Electronic Design

Wireless Sensor System Improves Sleep Monitoring

Approximately 1 billion people worldwide experience some kind of chronic nasal congestion during sleep. Addressing this major health issue, IMEC (Leuven, Belgium) and research affiliate Holst Centre developed and clinically validated a miniaturized wireless sleep staging system, enabling early screening of abnormal sleep profiles outside of clinics.

IMEC’s lightweight, wearable system consists of a headband with three sensor nodes that measure two electroencephalogram (EEG) channels to monitor brain activity, two electrooculogram (EOG) channels to monitor eye activity, and an electromyogram (EMG) channel to monitor chin muscle activity. These five signals provide the required information for sleep staging according to the Rechtschaffen and Kales standard (the R&K standard classifies EEG-sleep recordings).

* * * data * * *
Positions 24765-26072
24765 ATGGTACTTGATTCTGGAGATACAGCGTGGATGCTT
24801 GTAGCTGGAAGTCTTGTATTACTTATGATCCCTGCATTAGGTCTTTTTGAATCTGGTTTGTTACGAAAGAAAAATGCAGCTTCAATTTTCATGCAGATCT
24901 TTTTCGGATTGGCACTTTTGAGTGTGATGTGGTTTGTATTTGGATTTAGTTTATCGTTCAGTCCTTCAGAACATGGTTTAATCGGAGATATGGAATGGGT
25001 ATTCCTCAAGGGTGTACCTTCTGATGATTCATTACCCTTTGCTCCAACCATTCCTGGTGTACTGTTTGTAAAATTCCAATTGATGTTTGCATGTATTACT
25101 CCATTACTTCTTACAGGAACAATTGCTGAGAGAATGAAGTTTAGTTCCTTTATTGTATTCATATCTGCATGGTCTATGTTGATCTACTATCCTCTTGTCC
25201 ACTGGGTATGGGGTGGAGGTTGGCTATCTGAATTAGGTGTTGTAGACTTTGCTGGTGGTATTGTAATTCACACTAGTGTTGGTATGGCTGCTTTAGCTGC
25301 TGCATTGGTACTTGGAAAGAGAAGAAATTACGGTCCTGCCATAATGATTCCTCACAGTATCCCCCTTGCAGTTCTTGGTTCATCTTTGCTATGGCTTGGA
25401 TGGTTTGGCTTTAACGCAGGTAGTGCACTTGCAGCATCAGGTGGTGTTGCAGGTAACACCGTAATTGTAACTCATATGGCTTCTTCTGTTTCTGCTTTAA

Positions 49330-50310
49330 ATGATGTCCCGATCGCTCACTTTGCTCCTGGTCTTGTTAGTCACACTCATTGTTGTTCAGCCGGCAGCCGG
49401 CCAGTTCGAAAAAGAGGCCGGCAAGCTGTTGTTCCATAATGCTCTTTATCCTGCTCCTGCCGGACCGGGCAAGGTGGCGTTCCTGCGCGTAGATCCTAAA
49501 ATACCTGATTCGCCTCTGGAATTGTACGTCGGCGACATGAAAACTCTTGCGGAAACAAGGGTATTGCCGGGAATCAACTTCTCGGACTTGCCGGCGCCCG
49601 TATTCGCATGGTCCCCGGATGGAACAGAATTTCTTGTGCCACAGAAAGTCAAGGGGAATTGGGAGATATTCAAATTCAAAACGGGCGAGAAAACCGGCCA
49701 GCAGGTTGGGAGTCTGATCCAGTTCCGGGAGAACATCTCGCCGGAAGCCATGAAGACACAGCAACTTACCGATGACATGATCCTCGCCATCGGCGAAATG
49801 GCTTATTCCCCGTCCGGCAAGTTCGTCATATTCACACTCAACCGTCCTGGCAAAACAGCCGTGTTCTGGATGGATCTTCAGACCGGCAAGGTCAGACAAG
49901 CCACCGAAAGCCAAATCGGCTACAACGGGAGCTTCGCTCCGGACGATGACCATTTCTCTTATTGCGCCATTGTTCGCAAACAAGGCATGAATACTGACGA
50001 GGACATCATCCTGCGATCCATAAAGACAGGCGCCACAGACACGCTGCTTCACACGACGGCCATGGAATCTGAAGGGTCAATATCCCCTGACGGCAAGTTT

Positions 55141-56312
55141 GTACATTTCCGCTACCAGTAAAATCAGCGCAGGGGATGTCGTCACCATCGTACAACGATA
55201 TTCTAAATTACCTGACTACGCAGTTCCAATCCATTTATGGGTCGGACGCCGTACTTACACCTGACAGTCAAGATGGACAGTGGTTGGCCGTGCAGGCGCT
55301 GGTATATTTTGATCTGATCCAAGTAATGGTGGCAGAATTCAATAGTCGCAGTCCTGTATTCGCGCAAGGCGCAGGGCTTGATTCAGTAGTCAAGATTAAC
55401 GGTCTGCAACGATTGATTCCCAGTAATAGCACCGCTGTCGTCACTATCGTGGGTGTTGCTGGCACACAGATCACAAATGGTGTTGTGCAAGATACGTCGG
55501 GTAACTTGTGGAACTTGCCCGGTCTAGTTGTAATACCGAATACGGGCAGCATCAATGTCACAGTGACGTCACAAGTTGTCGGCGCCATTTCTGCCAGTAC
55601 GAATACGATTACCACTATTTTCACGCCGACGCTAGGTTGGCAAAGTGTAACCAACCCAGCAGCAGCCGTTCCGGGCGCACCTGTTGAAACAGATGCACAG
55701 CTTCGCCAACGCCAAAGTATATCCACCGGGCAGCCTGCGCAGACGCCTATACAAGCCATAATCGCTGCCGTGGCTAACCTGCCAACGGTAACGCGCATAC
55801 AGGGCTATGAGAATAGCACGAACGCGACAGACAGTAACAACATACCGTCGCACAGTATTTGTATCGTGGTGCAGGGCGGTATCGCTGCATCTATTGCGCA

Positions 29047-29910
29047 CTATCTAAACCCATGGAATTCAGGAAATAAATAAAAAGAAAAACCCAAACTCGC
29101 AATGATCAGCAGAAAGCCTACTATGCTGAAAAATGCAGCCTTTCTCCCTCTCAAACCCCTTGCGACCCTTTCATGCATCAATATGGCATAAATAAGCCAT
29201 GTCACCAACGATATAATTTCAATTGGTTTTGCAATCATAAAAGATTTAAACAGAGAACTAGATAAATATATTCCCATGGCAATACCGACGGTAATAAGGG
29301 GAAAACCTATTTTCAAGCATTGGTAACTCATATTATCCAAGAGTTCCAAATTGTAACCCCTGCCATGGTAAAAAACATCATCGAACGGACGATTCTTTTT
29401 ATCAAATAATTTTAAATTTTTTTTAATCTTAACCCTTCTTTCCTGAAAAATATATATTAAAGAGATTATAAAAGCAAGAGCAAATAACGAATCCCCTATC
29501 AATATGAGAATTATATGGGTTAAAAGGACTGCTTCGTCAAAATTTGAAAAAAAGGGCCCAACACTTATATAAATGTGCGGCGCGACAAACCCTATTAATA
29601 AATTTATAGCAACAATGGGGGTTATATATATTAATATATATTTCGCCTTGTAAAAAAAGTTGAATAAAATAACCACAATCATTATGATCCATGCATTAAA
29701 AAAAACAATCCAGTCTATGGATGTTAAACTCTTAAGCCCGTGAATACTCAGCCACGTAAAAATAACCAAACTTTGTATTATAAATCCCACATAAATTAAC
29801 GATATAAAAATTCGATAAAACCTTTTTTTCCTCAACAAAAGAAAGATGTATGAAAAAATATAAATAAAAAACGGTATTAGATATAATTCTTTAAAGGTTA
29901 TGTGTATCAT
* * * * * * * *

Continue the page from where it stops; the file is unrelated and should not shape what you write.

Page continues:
The sensor nodes integrate IMEC’s ultra-low-power biopotential read-out ASIC to amplify and filter the five different signals. Then those signals are wirelessly transmitted to the recording computer. No other wires from the head to body, or head to recording device, are needed.

The system was validated in the sleep laboratory at the University Hospital Center, Andre Vesale Hospital, Charleroi, Belgium against a commercially available reference system. Twelve volunteers enrolled in the study, and were monitored for a complete night using the wireless and reference systems, set up in parallel. Upon completion of the study, the signals were given to a sleep expert for blind scoring. Each subject wound up with two hypnograms, from which a series of sleep statistics were drawn.

See associated photo.

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